Readers’ Views

What do you think?

To the Editor:

If you happen to wander upstairs to the second floor of the excellent Martin County Historical Society on Blue Earth Avenue in Fairmont, you might see something unexpected: A white robe and hood from the KKK (Ku Klux Klan). In the 1920s, the KKK was strong in Martin County. It had more than 3,000 members here. Membership diminished substantially by the end of that decade.

Fast forward to 2019. As far as I can surmise, the KKK has not made a resurgence in southern Minnesota. But, surprisingly, a white nationalist is a key adviser to the current President of the United States. The White House senior policy adviser is Stephen Miller. Mr. Miller is one of the administration’s longest-term advisers.

White nationalists share many of the same beliefs as the KKK, particularly the belief white-skinned people are superior to people with other colored skin. Mr Miller is a white nationalist. He advises the POTUS about immigration policy that affects many non-white skinned humans.

Do representatives here in Minnesota know about Mr. Miller’s hate-based views? Currently, members of the House of Representatives are calling for Mr. Miller’s removal from the White House. Should a man with close ties to white nationalism and hateful actions toward immigrants be an adviser to the POTUS? Or even near the White House? What do you think?

Peter Engstrom


Vote Hagedorn out

To the Editor:

I read that First District Congressman Jim Hagedorn of southern Minnesota at his recent town hall in Winona stated his belief that those who die by suicide go to hell. He concluded, “It’s a bad thing.”

We are asking members of the military to put their lives on the line every day. Many of those who return are burdened with physical or mental disabilities for which the supports provided by the government they served are inadequate. That’s a bad thing. And veterans are dying by suicide at twice the rate of civilians.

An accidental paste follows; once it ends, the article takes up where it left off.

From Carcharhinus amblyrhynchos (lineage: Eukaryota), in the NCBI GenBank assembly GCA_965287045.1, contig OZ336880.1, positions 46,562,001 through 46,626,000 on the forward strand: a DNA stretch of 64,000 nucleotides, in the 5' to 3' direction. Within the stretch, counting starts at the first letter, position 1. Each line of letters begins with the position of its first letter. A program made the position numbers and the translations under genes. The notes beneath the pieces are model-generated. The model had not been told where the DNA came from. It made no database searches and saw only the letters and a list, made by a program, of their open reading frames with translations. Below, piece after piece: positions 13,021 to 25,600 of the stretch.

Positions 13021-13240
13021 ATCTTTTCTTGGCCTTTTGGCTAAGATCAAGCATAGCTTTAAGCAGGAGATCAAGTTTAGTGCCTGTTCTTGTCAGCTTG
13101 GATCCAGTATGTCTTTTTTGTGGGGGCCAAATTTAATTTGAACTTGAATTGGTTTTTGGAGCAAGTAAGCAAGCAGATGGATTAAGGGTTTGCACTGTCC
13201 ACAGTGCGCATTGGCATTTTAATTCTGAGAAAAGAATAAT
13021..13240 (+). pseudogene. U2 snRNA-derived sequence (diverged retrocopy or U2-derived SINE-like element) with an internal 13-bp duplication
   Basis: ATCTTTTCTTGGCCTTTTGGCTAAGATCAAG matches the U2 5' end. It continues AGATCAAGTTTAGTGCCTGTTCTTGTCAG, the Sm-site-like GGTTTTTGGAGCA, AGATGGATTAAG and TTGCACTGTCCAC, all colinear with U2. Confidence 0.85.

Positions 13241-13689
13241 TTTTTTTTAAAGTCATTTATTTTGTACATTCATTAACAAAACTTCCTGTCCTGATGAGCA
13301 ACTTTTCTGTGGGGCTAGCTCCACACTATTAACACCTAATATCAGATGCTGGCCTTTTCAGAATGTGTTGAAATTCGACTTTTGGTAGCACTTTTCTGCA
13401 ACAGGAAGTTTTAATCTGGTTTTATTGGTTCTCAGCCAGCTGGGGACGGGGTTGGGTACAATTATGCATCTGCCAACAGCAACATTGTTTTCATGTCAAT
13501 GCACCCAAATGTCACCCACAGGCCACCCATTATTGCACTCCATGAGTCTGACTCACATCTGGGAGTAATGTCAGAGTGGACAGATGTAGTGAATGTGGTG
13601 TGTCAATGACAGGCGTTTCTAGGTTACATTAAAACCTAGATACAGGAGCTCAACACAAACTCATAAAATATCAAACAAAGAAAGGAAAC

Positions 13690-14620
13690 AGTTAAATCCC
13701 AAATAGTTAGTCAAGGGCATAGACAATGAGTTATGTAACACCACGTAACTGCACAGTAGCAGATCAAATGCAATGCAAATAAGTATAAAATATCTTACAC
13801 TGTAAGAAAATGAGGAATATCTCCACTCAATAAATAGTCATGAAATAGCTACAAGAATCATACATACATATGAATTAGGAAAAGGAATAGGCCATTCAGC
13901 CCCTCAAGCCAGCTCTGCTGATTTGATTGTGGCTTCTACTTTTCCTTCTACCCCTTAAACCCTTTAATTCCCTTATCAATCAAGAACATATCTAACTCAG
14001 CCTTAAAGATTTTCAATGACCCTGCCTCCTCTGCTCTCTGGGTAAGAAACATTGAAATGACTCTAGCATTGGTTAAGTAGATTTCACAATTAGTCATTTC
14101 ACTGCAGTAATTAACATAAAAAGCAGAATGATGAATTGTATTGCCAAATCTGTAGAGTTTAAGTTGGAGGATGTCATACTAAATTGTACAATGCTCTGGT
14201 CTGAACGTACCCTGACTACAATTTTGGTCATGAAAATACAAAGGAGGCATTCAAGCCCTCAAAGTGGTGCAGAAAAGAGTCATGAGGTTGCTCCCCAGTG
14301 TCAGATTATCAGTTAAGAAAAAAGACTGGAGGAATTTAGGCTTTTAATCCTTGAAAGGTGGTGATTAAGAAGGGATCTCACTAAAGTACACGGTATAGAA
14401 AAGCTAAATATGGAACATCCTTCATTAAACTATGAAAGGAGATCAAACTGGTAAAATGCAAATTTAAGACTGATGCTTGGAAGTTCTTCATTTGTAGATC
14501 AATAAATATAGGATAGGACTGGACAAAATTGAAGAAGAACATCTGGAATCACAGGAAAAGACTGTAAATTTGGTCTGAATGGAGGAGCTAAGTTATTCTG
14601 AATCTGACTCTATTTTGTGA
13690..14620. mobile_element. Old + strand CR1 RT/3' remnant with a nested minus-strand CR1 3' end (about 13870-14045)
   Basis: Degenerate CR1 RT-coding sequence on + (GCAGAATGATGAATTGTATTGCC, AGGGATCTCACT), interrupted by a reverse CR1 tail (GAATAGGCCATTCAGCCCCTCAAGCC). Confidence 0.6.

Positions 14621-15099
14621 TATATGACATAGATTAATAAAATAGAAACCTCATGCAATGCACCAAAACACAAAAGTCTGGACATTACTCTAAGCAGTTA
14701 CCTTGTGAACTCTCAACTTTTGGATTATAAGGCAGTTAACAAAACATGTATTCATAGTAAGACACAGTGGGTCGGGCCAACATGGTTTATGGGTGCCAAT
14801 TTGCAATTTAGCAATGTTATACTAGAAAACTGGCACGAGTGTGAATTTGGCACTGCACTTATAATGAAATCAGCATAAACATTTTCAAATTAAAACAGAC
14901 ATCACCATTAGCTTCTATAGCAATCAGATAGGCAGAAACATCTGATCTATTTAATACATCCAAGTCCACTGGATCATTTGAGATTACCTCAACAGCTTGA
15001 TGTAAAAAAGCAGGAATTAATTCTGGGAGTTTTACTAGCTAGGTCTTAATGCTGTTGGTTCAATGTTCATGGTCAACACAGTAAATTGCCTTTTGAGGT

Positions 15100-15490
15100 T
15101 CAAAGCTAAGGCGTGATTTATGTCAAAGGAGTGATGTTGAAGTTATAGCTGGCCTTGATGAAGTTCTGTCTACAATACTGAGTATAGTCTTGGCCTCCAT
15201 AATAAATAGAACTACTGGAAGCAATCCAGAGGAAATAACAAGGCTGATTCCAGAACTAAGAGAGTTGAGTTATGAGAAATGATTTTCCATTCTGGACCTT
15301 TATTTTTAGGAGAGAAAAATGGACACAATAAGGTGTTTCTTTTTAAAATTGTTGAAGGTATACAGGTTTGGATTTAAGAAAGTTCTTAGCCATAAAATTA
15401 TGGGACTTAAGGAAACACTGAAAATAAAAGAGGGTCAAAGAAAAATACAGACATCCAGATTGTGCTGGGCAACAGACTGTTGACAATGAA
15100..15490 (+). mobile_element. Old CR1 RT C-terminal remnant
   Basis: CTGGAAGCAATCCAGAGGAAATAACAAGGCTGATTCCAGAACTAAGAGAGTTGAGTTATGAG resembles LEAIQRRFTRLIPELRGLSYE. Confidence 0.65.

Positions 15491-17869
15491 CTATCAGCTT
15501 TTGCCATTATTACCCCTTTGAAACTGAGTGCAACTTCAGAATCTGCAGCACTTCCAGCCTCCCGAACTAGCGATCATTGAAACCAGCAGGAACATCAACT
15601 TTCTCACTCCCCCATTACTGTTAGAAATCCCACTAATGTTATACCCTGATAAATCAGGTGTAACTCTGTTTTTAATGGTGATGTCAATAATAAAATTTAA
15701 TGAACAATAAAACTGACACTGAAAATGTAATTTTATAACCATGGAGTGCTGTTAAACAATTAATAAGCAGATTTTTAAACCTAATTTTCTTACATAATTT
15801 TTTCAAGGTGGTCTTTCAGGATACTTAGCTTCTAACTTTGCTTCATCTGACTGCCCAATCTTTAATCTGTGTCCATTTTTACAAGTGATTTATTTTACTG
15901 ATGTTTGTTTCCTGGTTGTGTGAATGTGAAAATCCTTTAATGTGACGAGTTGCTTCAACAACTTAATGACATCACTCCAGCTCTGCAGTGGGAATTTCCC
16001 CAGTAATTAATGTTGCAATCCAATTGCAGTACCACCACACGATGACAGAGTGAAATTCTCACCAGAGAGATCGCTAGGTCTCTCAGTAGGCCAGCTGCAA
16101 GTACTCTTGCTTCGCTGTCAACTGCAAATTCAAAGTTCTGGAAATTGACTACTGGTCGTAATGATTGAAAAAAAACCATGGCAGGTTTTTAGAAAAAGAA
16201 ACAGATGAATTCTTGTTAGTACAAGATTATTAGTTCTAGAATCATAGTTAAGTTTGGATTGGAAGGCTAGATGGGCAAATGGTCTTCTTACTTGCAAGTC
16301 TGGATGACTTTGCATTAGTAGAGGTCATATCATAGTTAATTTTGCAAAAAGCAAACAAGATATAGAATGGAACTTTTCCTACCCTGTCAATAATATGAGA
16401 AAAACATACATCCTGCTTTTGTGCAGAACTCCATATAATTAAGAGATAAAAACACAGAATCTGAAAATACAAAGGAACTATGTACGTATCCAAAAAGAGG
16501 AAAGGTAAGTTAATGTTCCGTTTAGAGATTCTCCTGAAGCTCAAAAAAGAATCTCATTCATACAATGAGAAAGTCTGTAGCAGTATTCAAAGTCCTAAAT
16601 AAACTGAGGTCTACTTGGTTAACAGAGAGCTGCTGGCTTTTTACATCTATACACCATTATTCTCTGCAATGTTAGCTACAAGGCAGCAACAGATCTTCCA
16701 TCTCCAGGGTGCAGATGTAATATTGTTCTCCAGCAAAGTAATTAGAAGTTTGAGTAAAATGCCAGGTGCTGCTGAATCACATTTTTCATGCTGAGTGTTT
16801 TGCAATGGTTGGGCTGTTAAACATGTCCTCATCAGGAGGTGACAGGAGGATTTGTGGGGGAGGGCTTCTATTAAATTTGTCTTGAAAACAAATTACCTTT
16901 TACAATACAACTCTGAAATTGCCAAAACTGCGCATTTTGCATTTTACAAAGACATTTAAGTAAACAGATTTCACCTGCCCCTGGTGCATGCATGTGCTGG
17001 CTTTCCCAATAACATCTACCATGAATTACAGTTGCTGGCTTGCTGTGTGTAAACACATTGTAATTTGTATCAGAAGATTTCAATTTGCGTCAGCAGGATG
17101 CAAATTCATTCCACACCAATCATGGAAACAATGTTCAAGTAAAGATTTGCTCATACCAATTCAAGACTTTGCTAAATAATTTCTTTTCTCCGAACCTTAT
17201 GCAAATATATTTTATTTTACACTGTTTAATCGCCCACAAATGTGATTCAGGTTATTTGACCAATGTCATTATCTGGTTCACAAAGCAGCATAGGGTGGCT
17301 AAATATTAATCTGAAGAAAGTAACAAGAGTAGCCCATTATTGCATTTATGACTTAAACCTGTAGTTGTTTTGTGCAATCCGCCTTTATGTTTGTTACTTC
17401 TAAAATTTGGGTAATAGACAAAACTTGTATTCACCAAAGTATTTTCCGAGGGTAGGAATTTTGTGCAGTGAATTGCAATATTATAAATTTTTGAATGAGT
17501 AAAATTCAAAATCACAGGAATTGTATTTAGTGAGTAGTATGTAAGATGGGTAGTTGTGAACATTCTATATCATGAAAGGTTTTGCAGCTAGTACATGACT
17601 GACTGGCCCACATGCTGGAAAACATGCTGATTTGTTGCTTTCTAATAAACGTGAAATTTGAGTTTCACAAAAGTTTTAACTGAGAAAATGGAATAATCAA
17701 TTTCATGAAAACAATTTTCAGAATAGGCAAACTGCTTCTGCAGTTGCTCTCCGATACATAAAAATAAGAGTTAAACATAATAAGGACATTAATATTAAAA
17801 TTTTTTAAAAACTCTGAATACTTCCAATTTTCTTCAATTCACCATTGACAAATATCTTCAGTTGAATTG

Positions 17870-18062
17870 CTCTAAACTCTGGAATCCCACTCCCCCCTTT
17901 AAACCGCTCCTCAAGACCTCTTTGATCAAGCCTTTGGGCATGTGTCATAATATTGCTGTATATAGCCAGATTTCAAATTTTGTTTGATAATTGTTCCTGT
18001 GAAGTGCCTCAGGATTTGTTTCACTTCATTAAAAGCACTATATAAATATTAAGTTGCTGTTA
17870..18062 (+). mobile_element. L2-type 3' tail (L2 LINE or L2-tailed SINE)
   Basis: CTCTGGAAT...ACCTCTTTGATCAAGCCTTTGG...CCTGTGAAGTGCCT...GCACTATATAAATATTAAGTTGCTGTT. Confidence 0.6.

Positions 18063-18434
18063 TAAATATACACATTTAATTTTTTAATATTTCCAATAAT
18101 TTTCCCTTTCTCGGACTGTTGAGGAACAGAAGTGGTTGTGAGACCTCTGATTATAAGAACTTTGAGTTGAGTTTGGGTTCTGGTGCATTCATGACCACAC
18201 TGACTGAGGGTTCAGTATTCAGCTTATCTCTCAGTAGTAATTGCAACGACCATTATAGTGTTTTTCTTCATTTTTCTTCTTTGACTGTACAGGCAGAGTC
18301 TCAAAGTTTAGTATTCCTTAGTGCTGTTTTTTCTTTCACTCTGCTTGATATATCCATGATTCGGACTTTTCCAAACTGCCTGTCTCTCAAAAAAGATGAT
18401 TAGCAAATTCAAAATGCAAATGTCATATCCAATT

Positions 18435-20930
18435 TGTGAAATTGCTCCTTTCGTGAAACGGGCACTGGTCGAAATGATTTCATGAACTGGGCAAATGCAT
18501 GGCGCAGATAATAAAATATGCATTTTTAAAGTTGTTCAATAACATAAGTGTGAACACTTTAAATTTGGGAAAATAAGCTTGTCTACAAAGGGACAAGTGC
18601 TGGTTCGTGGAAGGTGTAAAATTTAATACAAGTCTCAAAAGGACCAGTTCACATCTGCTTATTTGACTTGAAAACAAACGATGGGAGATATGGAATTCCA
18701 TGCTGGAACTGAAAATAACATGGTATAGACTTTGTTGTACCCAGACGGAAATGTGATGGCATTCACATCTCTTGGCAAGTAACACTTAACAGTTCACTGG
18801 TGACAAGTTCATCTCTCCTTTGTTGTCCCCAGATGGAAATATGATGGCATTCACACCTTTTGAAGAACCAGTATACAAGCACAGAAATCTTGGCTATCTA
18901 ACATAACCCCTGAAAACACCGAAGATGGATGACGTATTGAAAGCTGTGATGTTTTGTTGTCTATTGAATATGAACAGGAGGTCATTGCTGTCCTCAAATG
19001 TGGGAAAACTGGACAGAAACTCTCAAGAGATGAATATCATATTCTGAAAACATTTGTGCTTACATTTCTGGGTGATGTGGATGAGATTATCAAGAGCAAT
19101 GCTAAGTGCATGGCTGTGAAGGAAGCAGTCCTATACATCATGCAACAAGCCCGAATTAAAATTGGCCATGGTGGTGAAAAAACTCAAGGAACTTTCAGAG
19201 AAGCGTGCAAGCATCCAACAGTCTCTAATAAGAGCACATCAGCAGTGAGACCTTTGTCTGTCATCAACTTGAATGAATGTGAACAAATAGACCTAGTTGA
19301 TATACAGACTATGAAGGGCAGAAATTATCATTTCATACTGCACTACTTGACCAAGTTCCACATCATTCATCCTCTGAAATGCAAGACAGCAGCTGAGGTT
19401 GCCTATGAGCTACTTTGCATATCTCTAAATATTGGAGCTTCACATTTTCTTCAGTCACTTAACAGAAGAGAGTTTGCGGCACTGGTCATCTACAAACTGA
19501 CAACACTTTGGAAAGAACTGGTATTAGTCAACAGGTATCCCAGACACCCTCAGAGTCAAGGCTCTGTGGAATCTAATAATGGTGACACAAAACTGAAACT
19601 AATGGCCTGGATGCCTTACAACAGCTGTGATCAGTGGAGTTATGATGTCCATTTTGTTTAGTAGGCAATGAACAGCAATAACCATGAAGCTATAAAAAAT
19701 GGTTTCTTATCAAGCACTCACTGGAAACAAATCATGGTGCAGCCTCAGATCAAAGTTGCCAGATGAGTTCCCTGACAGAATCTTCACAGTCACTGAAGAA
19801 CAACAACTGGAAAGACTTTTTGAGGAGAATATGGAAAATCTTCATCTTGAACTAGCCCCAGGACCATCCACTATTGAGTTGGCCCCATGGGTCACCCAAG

Smaller farmers are being squeezed out of business due, in part, to the Trump tariffs. This also impacts related agri-businesses. That’s a bad thing. And the rate of death by suicide among farmers is rising.

Youth suicides are also on the rise. Far too few individuals suffering from mental illnesses receive the help they need. As a psychologist (now retired), I was fortunate to be able to help many along the road to wellness, while being aware of the fact that many lack access to the care they need. Mr. Hagedorn’s full support of the Republican plan to gut health insurance hurts us all. Imagine having PTSD — or cancer, back injury or heart disease — and being denied coverage for pre-existing conditions. If Mr. Hagedorn’s agenda prevails, this is where it will take us. That’s a bad thing.

PTSD is an illness. Depression is an illness. Cancer is an illness. Would God consign to hell our loved ones who died by suicide from mental illnesses? I don’t believe it, not for one minute. For Mr. Hagedorn to say such a thing stigmatizes the deceased and inflicts pain on their loved ones. That’s a bad thing.

Do a good thing. Vote him out in 2020.

Theressa Hanson

Blue Earth


Today's breaking news and more in your inbox

I'm interested in (please check all that apply)